- Aldosterone receptor antagonists to help block the hormone aldosterone that helps rid the body of extra fluid, reduce swelling, improve breathing and lower blood pressure.
- Beta-blockers that can slow heart rate and reduce blood pressure rates.
- Vasodilators that help widen blood vessels, making it easier for the heart to pump blood. They may be combined with other medications to treat heart failure.
- Isosorbide dinitrate/hydralazine hydrochloride helps relax blood vessels so the heart is more efficient. The combination drug has proven effective for African-American patients.
- Diuretics that help rid the body of extra fluid and salt (sodium) to reduce swelling associated with heart failure.
The Scripps commitment to providing the region’s top-rated heart care includes 24-hour coverage for patients by board-certified heart surgeons and cardiologists who specialize in heart failure.
We offer patients with heart failure leading-edge treatments, procedures and access to the most advanced FDA-approved heart devices. Our teams are at the forefront of clinical trials and have experience with new minimally invasive techniques.
Your heart requires personalized care from skilled doctors in a collaborative setting. Scripps multidisciplinary heart teams can include a cardiologist, electrophysiologist physician, cardiac surgeon, cardiology nurses, social workers and several other specially trained clinicians and practitioners.
Scripps comprehensive heart failure services include:
- Cardiac resynchronization therapy (CRT) to increase the heart’s pumping efficiency.
- Implantable cardiac defibrillator (ICD) implantation to keep the heart beating at a healthy rate. The ICD is implanted under the skin and delivers a shock to stop abnormal heart rhythms when detected.
- Pacemaker implantation of a small battery-powered device to provide a healthy heart beat and rhythm for patients with a slow heart rate (bradycardia) or a condition known as heart block, in which electrical impulses from the heart’s top chambers (atria) cannot reach the lower chambers (ventricles). In early 2014, Scripps became the first health system in Southern California to implant a new wireless pacemaker that is one- tenth the size of a traditional pacemaker.
- An advanced extracorporeal membrane oxygenation (ECMO) device for life-saving procedures for hospital-admitted patients whose heart and lungs have become so weakened they can no longer function properly.
- Ventricular assist devices (VADs), including left ventricular assist devices (LVADs) that improve the circulation of oxygen-rich blood to organs when a patient’s left ventricle has become weakened and no longer functions properly.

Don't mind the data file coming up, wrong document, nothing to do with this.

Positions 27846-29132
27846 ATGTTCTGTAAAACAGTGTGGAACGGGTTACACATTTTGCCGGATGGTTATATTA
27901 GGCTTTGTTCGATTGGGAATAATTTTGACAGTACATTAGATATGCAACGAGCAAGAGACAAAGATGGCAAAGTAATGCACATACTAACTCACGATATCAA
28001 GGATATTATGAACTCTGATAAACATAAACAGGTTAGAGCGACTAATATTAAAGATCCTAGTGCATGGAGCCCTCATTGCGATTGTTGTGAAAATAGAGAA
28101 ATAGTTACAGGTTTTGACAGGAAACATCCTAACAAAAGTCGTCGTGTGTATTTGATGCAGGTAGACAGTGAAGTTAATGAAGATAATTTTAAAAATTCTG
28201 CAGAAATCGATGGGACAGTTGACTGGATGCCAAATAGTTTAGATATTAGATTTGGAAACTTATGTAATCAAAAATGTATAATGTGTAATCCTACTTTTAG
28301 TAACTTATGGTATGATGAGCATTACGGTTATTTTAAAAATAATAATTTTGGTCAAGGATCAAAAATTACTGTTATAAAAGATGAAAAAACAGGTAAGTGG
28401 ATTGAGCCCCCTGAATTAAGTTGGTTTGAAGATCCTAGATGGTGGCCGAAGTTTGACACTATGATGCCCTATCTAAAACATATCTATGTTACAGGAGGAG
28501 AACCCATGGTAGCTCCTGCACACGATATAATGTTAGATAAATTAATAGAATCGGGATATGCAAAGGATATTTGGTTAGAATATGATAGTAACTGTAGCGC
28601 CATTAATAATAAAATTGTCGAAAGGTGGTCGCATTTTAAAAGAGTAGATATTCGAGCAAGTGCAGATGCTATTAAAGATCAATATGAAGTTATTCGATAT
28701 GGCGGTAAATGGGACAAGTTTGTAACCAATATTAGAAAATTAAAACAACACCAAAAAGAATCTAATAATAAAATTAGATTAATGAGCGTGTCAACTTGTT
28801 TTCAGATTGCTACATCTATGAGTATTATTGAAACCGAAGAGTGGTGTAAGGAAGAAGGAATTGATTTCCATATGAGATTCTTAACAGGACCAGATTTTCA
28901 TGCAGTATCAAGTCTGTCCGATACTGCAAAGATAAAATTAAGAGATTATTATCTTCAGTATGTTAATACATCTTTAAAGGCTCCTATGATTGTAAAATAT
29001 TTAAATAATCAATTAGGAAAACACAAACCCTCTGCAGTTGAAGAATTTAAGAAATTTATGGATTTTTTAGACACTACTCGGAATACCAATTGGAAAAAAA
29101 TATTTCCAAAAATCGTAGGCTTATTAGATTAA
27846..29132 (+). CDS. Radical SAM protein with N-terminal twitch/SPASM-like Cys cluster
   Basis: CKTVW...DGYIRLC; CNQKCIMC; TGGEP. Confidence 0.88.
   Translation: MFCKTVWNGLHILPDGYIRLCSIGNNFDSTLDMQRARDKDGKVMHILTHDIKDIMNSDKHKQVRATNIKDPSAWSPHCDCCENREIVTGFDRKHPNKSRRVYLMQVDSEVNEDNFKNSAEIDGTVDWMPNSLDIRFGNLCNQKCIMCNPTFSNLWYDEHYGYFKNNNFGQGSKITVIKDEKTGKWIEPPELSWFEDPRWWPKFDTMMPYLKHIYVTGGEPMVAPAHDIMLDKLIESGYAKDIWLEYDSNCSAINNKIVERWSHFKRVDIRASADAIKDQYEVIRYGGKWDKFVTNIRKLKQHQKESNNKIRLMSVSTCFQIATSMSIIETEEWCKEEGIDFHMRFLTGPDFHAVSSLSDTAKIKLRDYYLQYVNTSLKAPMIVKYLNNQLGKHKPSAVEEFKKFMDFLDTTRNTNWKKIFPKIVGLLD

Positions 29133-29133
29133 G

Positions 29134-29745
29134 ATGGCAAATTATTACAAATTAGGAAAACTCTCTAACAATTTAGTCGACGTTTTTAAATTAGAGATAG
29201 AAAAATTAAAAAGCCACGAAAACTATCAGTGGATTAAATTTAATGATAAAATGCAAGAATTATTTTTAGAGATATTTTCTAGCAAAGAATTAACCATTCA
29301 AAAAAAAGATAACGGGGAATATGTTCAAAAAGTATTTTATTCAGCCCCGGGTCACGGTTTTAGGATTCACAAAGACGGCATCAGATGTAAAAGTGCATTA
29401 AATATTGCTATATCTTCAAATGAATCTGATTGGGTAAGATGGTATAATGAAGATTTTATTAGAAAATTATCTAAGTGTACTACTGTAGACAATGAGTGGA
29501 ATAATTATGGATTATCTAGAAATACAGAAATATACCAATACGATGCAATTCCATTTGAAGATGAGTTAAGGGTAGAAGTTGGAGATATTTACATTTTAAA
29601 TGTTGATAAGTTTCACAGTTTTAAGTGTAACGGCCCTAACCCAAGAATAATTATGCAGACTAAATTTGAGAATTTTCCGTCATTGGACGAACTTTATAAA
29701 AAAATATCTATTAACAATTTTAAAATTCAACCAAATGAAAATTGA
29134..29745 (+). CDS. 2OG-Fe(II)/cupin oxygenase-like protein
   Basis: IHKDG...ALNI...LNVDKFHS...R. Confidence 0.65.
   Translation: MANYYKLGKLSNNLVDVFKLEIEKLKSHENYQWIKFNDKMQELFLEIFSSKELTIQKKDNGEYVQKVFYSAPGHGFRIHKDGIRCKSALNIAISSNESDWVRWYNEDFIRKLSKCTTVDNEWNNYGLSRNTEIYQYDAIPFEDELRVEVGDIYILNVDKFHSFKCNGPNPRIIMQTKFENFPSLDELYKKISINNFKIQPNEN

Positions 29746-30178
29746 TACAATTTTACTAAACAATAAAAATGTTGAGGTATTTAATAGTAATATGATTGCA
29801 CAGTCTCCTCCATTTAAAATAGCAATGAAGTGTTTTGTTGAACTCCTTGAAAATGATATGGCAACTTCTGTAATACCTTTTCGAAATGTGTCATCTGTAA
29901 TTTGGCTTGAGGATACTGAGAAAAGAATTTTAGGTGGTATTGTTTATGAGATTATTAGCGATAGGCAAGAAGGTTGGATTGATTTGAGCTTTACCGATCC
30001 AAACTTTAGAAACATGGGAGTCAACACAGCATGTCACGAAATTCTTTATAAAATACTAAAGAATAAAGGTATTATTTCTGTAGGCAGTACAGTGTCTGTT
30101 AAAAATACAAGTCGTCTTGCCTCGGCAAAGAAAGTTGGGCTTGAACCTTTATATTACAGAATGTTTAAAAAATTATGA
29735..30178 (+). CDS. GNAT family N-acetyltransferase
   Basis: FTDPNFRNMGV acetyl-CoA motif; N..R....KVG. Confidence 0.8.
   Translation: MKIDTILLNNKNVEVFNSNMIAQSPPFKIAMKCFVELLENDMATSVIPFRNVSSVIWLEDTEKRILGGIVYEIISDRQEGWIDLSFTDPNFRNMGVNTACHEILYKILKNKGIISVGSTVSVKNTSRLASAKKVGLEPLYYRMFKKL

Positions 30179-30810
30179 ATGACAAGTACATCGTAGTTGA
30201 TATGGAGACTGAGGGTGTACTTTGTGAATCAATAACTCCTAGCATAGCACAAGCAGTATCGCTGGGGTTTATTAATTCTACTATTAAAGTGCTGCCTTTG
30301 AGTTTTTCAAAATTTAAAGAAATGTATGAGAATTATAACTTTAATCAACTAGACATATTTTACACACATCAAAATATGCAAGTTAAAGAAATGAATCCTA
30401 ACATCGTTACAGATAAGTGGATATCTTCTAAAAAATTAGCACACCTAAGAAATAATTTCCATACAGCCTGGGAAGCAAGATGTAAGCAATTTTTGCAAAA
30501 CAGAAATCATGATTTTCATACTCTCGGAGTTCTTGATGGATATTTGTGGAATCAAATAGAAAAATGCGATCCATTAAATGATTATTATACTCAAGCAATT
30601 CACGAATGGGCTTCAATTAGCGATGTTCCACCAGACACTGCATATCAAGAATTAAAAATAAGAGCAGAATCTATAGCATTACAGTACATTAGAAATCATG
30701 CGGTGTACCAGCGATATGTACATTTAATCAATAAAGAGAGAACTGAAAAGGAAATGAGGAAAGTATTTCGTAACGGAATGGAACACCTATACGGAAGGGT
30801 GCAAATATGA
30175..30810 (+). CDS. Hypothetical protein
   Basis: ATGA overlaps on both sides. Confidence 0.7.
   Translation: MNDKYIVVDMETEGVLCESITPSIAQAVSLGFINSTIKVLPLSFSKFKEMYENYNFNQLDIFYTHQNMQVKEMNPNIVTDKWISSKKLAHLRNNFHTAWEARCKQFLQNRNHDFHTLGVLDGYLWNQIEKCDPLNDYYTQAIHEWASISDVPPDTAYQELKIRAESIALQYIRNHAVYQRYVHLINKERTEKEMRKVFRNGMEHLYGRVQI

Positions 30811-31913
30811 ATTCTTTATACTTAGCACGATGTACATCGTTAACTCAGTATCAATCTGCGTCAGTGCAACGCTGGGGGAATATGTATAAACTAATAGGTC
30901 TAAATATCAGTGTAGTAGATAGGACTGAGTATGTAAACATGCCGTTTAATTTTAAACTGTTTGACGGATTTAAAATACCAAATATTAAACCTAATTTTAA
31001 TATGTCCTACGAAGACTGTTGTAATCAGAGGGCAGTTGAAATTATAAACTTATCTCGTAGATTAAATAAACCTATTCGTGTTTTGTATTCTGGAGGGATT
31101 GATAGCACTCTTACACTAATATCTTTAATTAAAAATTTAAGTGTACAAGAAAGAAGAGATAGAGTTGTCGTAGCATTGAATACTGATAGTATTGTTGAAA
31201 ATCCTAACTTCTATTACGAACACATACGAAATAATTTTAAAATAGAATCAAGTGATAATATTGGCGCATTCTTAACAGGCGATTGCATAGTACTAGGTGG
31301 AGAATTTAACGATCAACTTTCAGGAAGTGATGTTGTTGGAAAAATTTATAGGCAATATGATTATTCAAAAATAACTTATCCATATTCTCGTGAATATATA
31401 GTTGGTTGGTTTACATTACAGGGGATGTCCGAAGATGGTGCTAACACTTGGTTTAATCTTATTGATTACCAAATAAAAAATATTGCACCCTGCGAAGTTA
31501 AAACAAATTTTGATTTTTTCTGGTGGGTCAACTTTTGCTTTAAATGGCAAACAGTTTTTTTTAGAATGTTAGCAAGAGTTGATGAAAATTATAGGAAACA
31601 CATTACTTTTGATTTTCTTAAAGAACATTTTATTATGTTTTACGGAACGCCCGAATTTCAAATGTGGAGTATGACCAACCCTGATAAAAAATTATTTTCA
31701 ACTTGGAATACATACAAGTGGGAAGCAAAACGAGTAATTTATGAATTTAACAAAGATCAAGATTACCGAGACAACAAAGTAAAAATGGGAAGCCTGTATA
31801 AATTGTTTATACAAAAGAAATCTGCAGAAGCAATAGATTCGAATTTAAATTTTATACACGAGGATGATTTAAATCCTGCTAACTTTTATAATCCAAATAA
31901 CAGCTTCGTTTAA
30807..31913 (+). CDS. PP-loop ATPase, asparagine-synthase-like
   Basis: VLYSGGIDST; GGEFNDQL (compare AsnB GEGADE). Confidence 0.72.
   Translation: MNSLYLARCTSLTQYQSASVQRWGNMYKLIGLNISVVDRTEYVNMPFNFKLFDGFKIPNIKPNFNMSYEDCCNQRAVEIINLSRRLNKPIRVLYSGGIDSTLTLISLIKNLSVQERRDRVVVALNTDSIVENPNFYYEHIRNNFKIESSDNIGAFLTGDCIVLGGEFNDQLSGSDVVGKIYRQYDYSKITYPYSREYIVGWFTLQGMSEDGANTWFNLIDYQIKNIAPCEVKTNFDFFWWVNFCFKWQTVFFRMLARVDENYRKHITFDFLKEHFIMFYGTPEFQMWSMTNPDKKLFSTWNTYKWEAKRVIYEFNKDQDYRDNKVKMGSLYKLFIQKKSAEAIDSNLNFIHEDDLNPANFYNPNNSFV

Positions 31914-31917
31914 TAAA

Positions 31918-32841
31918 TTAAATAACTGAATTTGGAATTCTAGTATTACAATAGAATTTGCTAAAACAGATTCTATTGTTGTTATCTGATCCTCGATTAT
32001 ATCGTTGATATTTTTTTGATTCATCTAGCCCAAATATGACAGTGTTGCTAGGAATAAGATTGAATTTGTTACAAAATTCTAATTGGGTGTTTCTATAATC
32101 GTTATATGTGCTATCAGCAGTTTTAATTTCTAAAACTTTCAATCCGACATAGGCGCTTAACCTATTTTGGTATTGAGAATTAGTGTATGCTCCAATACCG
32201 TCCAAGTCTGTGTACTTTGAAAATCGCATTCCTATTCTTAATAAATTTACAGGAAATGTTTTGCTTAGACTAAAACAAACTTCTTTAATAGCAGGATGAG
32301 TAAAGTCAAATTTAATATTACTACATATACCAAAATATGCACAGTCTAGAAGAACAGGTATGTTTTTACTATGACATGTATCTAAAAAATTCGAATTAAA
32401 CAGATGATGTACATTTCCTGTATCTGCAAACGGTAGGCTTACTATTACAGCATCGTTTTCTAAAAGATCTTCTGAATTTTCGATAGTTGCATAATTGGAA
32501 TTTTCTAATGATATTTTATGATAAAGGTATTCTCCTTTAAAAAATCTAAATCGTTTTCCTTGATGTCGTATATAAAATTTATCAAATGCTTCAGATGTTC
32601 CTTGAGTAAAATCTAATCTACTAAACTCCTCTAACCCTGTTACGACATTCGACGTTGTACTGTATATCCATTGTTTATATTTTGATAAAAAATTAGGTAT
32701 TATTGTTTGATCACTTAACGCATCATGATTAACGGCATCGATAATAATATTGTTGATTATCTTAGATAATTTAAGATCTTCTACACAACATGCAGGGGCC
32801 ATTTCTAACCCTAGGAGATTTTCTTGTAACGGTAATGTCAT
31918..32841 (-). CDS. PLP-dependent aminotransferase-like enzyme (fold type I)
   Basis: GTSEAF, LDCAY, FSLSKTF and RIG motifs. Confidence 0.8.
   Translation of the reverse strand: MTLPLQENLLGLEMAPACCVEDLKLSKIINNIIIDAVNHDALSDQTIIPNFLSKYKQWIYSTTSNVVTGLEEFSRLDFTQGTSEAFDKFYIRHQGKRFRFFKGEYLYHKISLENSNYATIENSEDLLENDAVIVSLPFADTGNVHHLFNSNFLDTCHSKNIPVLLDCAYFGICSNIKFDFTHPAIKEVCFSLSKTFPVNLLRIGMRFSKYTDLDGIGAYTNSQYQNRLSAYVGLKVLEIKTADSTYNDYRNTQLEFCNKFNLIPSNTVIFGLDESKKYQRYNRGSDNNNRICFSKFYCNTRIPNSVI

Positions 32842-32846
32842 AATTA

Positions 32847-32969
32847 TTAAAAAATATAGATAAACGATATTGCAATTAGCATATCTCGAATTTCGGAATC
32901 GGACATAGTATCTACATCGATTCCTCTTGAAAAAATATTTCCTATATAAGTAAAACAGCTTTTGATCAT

- Transcatheter aortic valve replacement (TAVR), a minimally invasive procedure that doesn’t require a traditional chest incision and “open” surgery.
- Heart valve repair or replacement that can be performed through a laparoscopy or endoscopy, percutaneous procedure (catheter inserted into an artery) or robotic-assisted minimally invasive surgery.
- Ablation procedures for arrhythmias, including cryoblation to correct abnormal heart rhythms without surgery.
- Angioplasty and stent placement to open blocked or narrowed arteries and restore healthy blood flow.
- Coronary bypass surgery, in which surgeons graft a healthy vessel from another part of your body (usually arm, leg or chest) to “bypass” a blocked coronary artery and restore healthy blood flow for the heart.
- Interventional cardiology, which includes procedures using catheters for minimally invasive access through the artery of the heart to perform procedures on the heart.
Recovering faster and making necessary lifestyle changes to guard against repeat heart problems are the foundation of Scripps cardiac rehabilitation offerings. We can help you adopt a healthier lifestyle, including an exercise program and healthy diet designed to improve your health and help you move forward in a positive way after surgery or interventional cardiology procedures to treat a heart condition.
Some types of heart disease can be inherited, putting family members at risk of developing heart problems such as heart rhythm disorders, cardiomyopathies and heart valve disorders. Scripps has genetics counselors on staff to help patients identify potential heart trouble and take proactive steps with their physician to address it.
Scripps is consistently on the leading edge of cardiovascular research and clinical trials, working to bring the most innovative treatments and care options to patients. Locally and regionally, we’ve led the way with many firsts for cardiovascular breakthroughs.
Our physicians and scientists are actively involved in research and studies to provide greater understanding of heart disease and enable a faster availability of new treatments to patients. If you are interested in participating in clinical trials, please discuss with your physician clinical trials options and potentially appropriate matches.
Scripps has the only San Diego heart program consistently recognized as one of the nation’s best for cardiology and heart surgery by U.S. News & World Report. Locally, Scripps is ranked number one among regional health care providers in cardiology and heart surgery.
The Joint Commission has also recognized several Scripps hospitals as a Top Performer on Key Quality Metrics for clinical outcomes in heart failure and heart attack care. Scripps Health is the only health system in San Diego County to receive top performer distinction at three different hospitals, which can mean all the difference when you need emergency heart treatment close to home.
The dedication of Scripps physicians, combined with our world-class facilities, ensure that you or your loved ones have the best opportunity to survive life-threatening heart conditions.
Scripps doctors are on the leading edge of heart treatment innovation that can provide patients with the kind of medical care for which Scripps is known.
From advanced electrophysiology labs for the diagnosis of irregular heartbeats to the use of minimally-invasive surgeries and procedures with globally adopted devices pioneered or invented by Scripps cardiologists, we have you covered.